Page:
- The family believes that Floyd died as a result of police unprofessionalism, as well as a culture of racism in the police force and discrimination against black citizens.
- "We seek to set a precedent that makes it financially prohibitive for police to wrongfully kill marginalized people — especially Black people — in the future."
- Mayor Jacob Frey, did not want to comment on the lawsuit while prosecutor Erik Nilsson calls George Floyd’s death “a tragedy.”
The family of George Floyd has taken a new step towards the police and the local city government after he was killed when police officer Derek Chauvin squeezed his knee against his neck. A civil lawsuit by the Floyd family targets both the Minneapolis City Council and the four officers charged in the case.
The family believes that Floyd died as a result of police unprofessionalism, as well as a culture of racism in the police force and discrimination against black citizens. “This complaint shows what we have said all along, that Mr. Floyd died because the weight of the entire Minneapolis Police Department was on his neck,” said the family’s lawyer, Ben Crump while addressing a press conference.
“This is an unprecedented case, and with this lawsuit, we seek to set a precedent that makes it financially prohibitive for police to wrongfully kill marginalized people — especially Black people — in the future,” Crump said. “The City of Minneapolis has a history of policies, procedures, and deliberate indifference that violates the rights of arrestees, particularly Black men, and highlights the need for officer training and discipline.”
The city’s mayor, Jacob Frey, did not want to comment on the lawsuit while prosecutor Erik Nilsson calls George Floyd’s death “a tragedy.” The four accused officers have since lost their jobs with the Minneapolis Police Department.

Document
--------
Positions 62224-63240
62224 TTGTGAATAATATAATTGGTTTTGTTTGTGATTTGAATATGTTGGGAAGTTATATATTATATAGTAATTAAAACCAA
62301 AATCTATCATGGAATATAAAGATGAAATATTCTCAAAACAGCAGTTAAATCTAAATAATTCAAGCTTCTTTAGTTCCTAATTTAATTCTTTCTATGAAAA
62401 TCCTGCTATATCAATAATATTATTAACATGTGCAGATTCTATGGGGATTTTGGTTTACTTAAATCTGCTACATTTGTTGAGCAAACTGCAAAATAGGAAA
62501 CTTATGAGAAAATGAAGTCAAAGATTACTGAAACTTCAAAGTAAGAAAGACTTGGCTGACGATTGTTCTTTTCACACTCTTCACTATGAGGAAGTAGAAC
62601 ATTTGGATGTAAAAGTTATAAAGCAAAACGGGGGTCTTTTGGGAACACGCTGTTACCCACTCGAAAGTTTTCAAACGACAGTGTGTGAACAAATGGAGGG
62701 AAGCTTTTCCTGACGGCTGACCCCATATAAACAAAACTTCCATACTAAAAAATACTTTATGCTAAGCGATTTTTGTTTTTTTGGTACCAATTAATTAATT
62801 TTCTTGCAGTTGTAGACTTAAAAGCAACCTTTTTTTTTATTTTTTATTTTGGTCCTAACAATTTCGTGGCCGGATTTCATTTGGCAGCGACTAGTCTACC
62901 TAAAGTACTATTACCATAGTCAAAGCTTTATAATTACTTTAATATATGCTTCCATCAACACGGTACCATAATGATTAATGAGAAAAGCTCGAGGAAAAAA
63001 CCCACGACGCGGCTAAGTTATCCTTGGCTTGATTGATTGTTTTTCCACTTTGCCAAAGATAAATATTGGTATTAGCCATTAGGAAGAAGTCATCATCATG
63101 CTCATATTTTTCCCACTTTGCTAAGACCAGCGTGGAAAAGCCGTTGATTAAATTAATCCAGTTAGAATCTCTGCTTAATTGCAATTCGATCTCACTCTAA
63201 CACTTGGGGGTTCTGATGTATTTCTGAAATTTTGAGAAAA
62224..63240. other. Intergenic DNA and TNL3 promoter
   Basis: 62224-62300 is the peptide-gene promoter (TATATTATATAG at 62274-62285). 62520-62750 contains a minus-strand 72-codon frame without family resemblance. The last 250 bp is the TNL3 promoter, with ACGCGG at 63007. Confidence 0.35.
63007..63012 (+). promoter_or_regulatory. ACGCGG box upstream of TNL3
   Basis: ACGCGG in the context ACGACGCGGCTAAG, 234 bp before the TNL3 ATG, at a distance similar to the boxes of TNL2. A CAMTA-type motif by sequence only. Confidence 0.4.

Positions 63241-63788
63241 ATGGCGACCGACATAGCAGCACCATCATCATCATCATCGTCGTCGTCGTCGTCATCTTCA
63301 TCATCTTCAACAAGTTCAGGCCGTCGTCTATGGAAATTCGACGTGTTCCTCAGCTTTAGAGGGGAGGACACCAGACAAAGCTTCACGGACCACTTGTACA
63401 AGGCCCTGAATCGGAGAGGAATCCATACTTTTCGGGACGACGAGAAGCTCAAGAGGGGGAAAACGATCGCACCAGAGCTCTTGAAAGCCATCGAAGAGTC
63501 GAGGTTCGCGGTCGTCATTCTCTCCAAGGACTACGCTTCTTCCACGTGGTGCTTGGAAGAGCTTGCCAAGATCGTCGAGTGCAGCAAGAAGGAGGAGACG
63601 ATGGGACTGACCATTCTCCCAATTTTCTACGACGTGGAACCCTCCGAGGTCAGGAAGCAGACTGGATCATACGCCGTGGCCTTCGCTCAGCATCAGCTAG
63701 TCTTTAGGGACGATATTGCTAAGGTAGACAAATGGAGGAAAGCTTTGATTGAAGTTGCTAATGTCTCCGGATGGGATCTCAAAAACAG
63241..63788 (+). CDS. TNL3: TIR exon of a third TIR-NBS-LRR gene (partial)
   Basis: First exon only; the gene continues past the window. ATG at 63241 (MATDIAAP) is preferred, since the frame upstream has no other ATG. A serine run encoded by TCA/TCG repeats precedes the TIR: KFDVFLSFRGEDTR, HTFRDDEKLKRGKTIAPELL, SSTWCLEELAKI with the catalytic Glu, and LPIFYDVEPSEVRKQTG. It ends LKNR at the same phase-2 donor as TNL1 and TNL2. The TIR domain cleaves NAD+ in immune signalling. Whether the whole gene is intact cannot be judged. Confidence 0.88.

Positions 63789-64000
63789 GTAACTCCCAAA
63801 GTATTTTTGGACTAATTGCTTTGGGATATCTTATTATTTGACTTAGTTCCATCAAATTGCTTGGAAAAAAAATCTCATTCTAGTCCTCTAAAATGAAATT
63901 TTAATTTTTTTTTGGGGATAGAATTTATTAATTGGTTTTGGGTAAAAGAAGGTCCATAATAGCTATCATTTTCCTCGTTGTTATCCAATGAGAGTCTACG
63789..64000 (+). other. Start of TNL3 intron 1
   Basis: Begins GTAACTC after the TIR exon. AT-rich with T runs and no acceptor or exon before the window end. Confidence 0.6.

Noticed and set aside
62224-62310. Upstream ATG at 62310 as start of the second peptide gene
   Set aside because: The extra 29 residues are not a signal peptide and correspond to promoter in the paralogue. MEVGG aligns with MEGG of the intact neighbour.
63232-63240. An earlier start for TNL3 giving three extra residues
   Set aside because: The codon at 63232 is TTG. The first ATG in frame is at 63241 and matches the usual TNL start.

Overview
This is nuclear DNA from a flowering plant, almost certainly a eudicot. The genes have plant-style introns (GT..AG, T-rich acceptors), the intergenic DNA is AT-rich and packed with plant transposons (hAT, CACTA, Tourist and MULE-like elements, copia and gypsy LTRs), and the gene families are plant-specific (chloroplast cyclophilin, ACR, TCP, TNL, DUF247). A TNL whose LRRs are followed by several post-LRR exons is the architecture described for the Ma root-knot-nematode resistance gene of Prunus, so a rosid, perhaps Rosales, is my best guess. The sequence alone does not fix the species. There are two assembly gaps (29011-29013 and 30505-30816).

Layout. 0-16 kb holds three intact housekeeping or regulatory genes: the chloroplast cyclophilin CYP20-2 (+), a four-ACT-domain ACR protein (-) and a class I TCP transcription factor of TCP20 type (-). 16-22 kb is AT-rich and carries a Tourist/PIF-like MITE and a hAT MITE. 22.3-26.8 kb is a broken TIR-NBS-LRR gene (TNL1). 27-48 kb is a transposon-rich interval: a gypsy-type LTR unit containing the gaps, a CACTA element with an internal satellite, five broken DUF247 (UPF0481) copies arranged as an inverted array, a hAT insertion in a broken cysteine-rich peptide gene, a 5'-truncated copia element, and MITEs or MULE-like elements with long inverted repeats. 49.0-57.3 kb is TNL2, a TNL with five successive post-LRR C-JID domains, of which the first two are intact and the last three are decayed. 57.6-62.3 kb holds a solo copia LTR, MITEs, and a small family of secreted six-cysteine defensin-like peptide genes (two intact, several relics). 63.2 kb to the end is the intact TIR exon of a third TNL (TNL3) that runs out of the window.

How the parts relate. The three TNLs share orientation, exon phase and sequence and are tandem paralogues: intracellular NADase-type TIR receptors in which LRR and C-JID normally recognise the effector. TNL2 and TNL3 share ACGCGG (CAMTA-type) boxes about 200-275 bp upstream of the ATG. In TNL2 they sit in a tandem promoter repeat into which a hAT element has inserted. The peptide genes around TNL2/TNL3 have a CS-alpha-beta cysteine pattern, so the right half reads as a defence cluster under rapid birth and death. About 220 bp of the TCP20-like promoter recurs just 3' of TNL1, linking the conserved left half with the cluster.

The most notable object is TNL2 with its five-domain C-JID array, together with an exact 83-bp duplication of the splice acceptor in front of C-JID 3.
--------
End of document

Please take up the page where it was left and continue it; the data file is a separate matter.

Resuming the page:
Twenty-seven times, Floyd shouted that he could not breathe as police officer Derek Chauvin sat with his knee on Floyd’s neck. Several times, Floyd also expressed that he could not understand why the police were so violent towards him, it appears from a transcript of the video of his arrest.
George Floyd’s death created anger and debate about racism and police violence in the United States, which also led to mass demonstrations during the “Black Lives Matter” movement in many parts of the world. Many world leaders also came out and condemned Floyd’s cruel murder.
UN Secretary-General Antonio Guterres condemned racism and called for efforts to end inequality and discrimination in the world.
“Racism is an abhorrence that we must all reject… Addressing inequality & discrimination, strengthening support for the most vulnerable, and providing opportunities for everyone,” he tweeted.
Ghana’s President, Nana Akufo-Addo, was one of the many African leaders who condemned the murder of George Floyd, the African-American. “Black people, the world over, are shocked and distraught by the killing of an unarmed black man, George Floyd, by a white police officer in the United States of America. It carried with it an all too painful familiarity, and an ugly reminder,” he said.
“It cannot be right that, in the 21st century, the United States, this great bastion of democracy, continues to grapple with the problem of systemic racism,” he said on social media on June 1. Floyd’s face was posted on a black background. “We hope that the unfortunate, tragic death of George Floyd will inspire a lasting change in how America confronts head-on the problems of hate and racism,” added the Ghanaian President.